Introduction to Landing Pages
Before you begin the attempt to build a successful list or create a powerful sales page, you will want to start with a rigorous introduction to landing pages. In stark contrast to undifferentiated, unfocused home pages, landing pages focus specifically on capturing leads for a newsletter or making sales for a specific product – and not attempting to give visitors a different option.
Another common word that is often used to describe a landing page is “squeeze page” (or “lead capture page” in some circles). A squeeze page is a page designed to get names and email addresses. Usually, however, a squeeze page is a smaller type of landing page, which usually has an opt-in form in sight when the page loads.
So what is important to learn in an introduction to landing pages? First, it is important to recognize that all successful marketers use these. If you plan to sell a product over the Internet, you will want to use one, too, rather than relying on sidebar opt-in forms and unfocused pages that do not convey a single point and a single call to action.
Another important thing you will want to take away from this introduction to landing pages is that every landing page contains the same parts and is focused on a SINGLE goal – getting the visitor to become a subscriber or buyer.
These parts are as follows: an opt-in form (or sales prompt), a brief or lengthy introduction, a picture of the list/product owner, the signature of the list owner, and a call to action (or multiple calls to action).
Determining which model will work best for you can simply only be done through testing. While many boast a conversion and attribute it to the shortness of their introduction (many will be one short paragraph), otherwise will boast a high conversion rate because they use lengthy, thorough, and compelling copy.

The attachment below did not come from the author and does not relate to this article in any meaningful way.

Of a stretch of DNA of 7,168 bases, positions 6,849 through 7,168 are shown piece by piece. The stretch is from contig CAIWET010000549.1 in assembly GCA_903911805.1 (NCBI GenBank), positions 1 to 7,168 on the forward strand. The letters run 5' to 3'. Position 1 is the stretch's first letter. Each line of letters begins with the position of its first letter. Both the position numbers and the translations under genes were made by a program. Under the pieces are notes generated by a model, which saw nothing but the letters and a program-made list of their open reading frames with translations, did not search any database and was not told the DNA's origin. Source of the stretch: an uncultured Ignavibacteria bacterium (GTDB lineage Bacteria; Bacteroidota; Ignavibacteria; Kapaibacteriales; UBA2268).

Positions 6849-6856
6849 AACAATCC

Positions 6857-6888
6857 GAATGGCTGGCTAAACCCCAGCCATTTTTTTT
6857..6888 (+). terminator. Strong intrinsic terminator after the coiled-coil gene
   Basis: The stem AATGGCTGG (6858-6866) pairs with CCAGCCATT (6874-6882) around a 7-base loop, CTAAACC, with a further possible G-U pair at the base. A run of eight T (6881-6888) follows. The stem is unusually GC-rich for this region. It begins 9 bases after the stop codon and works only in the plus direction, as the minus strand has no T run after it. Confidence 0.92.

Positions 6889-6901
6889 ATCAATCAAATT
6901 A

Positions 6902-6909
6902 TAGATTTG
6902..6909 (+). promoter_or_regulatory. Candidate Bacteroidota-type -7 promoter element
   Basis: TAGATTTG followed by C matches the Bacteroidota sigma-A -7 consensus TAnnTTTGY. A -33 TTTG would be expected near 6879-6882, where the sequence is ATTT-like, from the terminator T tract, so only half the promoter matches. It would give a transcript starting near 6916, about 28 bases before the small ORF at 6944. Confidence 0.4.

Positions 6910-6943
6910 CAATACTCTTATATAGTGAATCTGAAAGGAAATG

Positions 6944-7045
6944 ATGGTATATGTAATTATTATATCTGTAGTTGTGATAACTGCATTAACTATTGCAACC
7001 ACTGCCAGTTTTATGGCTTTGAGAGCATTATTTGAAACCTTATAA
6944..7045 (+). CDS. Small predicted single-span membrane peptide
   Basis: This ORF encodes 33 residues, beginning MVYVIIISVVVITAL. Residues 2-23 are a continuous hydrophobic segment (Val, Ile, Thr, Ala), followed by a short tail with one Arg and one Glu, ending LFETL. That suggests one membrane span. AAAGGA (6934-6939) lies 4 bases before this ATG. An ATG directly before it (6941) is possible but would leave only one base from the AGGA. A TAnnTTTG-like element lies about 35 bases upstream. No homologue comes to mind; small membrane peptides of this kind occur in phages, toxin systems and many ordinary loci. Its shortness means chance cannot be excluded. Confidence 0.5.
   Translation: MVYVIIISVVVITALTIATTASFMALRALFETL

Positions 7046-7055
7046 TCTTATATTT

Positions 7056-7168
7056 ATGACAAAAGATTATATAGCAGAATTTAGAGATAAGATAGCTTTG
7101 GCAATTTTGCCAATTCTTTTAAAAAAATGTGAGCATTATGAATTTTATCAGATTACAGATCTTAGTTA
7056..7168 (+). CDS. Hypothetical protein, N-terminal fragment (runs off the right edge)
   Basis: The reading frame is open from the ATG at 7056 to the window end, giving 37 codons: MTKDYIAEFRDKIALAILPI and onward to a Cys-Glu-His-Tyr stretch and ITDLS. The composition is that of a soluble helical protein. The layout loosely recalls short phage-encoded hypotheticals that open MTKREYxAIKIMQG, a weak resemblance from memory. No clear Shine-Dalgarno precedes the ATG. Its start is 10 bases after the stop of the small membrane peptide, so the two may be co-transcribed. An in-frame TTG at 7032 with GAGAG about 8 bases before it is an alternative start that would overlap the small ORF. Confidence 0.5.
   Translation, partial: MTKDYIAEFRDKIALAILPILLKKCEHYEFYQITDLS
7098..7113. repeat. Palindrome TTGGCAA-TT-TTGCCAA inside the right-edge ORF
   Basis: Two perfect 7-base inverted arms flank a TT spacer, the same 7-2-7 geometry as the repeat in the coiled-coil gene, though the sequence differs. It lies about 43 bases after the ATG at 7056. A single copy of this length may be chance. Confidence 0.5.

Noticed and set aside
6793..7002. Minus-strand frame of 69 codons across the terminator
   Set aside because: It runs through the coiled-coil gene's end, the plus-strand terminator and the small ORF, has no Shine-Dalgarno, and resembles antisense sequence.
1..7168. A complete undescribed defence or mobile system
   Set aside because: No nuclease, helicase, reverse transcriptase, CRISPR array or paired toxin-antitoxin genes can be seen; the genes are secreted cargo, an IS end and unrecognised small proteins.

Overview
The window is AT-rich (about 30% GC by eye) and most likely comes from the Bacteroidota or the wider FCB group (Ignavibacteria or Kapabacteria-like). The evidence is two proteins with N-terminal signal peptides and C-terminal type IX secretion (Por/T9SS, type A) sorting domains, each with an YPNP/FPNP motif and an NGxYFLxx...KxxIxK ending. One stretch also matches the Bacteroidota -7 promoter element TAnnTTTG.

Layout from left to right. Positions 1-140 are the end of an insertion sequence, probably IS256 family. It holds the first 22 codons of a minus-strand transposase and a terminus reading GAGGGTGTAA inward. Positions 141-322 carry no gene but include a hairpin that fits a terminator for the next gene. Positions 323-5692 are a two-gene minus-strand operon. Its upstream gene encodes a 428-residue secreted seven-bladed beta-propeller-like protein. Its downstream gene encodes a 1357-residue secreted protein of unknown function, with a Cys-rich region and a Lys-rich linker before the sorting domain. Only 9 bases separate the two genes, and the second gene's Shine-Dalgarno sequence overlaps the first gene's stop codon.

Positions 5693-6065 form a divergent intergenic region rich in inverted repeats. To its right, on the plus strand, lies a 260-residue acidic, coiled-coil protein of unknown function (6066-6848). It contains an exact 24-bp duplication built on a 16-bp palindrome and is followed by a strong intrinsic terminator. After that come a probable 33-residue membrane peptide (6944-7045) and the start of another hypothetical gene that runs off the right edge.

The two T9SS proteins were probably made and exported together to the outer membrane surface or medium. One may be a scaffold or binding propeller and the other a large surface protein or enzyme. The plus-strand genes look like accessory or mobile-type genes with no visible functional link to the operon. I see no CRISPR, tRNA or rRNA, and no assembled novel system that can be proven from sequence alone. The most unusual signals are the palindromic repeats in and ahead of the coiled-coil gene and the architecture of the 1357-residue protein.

If there is anything you absolutely must take away from an introduction to landing pages, it is that you cannot create a landing page or squeeze page that isn't focused.
Planning Your Landing Page Theme
Perhaps the most important part of creating a landing page is planning your landing page theme. How you select your theme, of course, will all depend on how you plan to generate traffic.
If you decide to generate traffic through search engine optimization, planning your landing page theme will entail finding phrases within your niche that have a high demand (aggregate search value) and a low supply (small amount of competing sites) and then creating multiple landing pages, each which is optimized around a different phrase.
If, on the other hand, you decide to generate traffic through pay-per-click (PPC) programs, such as Adwords, planning your landing page theme will again entail tuning several different pages to fit the keywords you are purchasing.
Chances are, if you create a quality product or newsletter, it can benefit several people. So why not communicate the exact benefits they will derive from subscribing or buying?
Going one step further, in addition to planning your landing page theme, if you are creating a landing page for a newsletter, you may also want to segment your list, so you can send information specifically about your offer to those who request it – and information about blocks to those who request it.
How to Write a Landing Page that Converts
Most people have no (or simply the slightest) idea how to write a landing page that converts. Instead, they slop together elements that they have seen used in other landing pages – but usually do not put them together in the same way the owner of the successful landing page did.